| August 29, 2001
Avoiding The Golden Arches
countdown to jaymi and joel: one day
miles to go: still one
*Amazing But True Factoid* Time: I haven't had a Quarter Pounder in almost a year.
I haven't had a Filet O'Fish, either ... or a Big Mac, or a Super-Size order of fries, or a fistful of those little rubber Chicken McNuggets dipped in Hot Mustard sauce.
And it isn't just the Golden Arches I've somehow managed to avoid, either: I haven't had a Jumbo Jack, or a Big Bacon Classic, or a Whopper, or a Double-Double With Cheese. I haven't had a Baja Gordita or an AM/PM Chili Dog. I haven't had Pizza Hut delivered to the apartment. We drive past KFC twice a day -- once in the morning on our way to work, then again when we're coming home -- but we haven't stopped for Honey BBQ Wings. Not even once.
I don't think I've even BEEN in a drive-thru this year.
"How often did you used to eat fast food, anyway?" David asks me. We've just driven past our bazillionth Bay Area McDonald's -- on our way to the grocery store to pick up pantyhose and bananas -- and I've pointed out how amazing it is that we haven't eaten at a McDonald's once, this entire year. This has prompted a discussion of bad eating habits, past and present.
I squirm in the passenger seat. "When the Tots were little," I say, trying not to sound overly defensive, "we really couldn't afford fast food very often. Plus I had time to cook then. But things just sort of changed when they got older."
And it's true: I did have the time (and the energy, and the desire, and the utensils) to cook when the kids were very young. Both the Ex-Husband and I, as a matter of fact, spent lots of time in the kitchen, leisurely fashioning meatloaves and constructing mammoth casseroles and chopping vegetables for homemade soup. I loved to cook. But then I went back to work fulltime, during the summer of 1993, and all of a sudden cooking turned into this hideous chore that no one wanted to handle ... especially me, after a long day of answering phones and photocopying my hands. Fast food become both a sanity-saver ... and eventually a five- and six-times-weekly way of life.
"You just sort of fall into the habit," I finish lamely. How to explain the appeal of take-out and reheatable containers to a man who grew up on homemade gnocchi and bone china?
But I think David understands.
While his experiences are different -- he didn't grow up eating a lot of fast food, even as a teenager -- he is no stranger to clown heads and styrofoam. After I moved to California, we indulged in fast food at least two or three times a week ... mainly because it was quick, it was cheap, it was easy ... and we could take it to bed with us. We were particularly fond of Taco Bell (for the quick & dirty Double Baja Gordita) and Jack in the Box (for a while last year I was sending David to buy me a Spicy Chicken Sandwich every night ... and I wasn't even pregnant).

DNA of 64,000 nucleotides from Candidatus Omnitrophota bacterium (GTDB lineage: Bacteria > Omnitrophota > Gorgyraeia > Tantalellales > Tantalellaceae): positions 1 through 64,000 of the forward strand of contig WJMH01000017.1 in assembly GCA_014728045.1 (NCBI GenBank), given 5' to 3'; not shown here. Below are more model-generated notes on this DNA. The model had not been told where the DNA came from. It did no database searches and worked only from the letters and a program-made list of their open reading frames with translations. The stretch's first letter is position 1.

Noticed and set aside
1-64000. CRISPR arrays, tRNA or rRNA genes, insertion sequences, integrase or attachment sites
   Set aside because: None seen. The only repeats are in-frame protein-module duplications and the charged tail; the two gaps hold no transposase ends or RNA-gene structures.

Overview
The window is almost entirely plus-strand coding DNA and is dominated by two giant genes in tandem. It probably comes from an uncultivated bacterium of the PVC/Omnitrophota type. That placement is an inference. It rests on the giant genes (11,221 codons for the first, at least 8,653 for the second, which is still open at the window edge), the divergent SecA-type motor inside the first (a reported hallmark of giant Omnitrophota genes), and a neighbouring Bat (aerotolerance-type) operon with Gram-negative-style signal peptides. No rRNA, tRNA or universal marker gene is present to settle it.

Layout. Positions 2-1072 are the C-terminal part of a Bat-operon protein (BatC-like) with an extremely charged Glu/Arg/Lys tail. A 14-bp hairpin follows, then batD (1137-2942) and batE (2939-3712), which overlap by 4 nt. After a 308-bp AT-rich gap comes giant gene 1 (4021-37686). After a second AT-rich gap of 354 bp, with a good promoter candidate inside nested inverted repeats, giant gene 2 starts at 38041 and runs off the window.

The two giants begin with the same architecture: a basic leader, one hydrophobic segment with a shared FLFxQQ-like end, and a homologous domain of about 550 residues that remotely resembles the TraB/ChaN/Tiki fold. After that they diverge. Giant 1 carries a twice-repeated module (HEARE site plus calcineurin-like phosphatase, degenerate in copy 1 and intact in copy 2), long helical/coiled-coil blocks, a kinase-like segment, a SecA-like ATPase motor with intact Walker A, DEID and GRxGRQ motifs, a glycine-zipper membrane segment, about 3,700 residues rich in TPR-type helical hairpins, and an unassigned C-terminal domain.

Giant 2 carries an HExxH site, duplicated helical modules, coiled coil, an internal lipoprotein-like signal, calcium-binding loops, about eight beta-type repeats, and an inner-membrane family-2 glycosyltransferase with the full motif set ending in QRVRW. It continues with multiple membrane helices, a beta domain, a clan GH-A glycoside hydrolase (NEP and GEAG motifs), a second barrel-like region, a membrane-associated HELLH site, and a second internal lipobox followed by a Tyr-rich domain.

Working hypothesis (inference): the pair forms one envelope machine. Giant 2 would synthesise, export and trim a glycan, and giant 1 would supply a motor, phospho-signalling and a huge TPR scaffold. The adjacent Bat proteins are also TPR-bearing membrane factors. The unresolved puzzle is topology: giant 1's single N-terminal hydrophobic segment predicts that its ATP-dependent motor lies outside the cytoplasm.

All of that changed this year, of course.
When we embarked on our Eating Plan, at the beginning of the year, we didn't consciously sit down and say "Here are the places we're not going to eat anymore." There was no formal discussion about "good" restaurants vs. "bad" restaurants. I think we both just knew instinctively that while driving to Giorgio's for a pepperoni thin-crust once or twice a year would probably be OK ... finding ourselves on a first-name basis with the Domino's delivery guy was not. The occasional deli pastrami or Barney's Guacamole Burger would be acceptable ... but Sunday night buckets of The Colonel's Original-Extra-Artery-Hardening Recipe were pretty much off the menu for a while.
(We didn't even have to discuss Sausage and Bacon McMuffins.)
Do I still crave fast food? Absolutely. There are moments -- usually after our "big" bike ride on Saturday, or else late at night when I've had a crummy day and I'm feeling tired and vulnerable -- when I am almost faint with desire for a limp overcooked Quarter Pounder With Cheese. (The longer it has languished beneath a heat lamp, the better.) When we're in TicTac, the first place we go -- right after the rest room and Baggage Claim -- is the nearest Taco Time, for a Soft Taco and Mexi-Fries fix. Sometimes just the smell of hot grease and searing cow flesh, as we're driving past the local burger joint, is enough to set off the shrieking noises in my head.( "I want! I want! I want!")
But the truth is that the longer we avoid restaurants with clown motifs and onsite playgrounds -- the more that styrofoam containers and little foil ketchup packets become a distant (albeit tantalizing) memory -- the easier it gets to live without it.
And the better we both feel.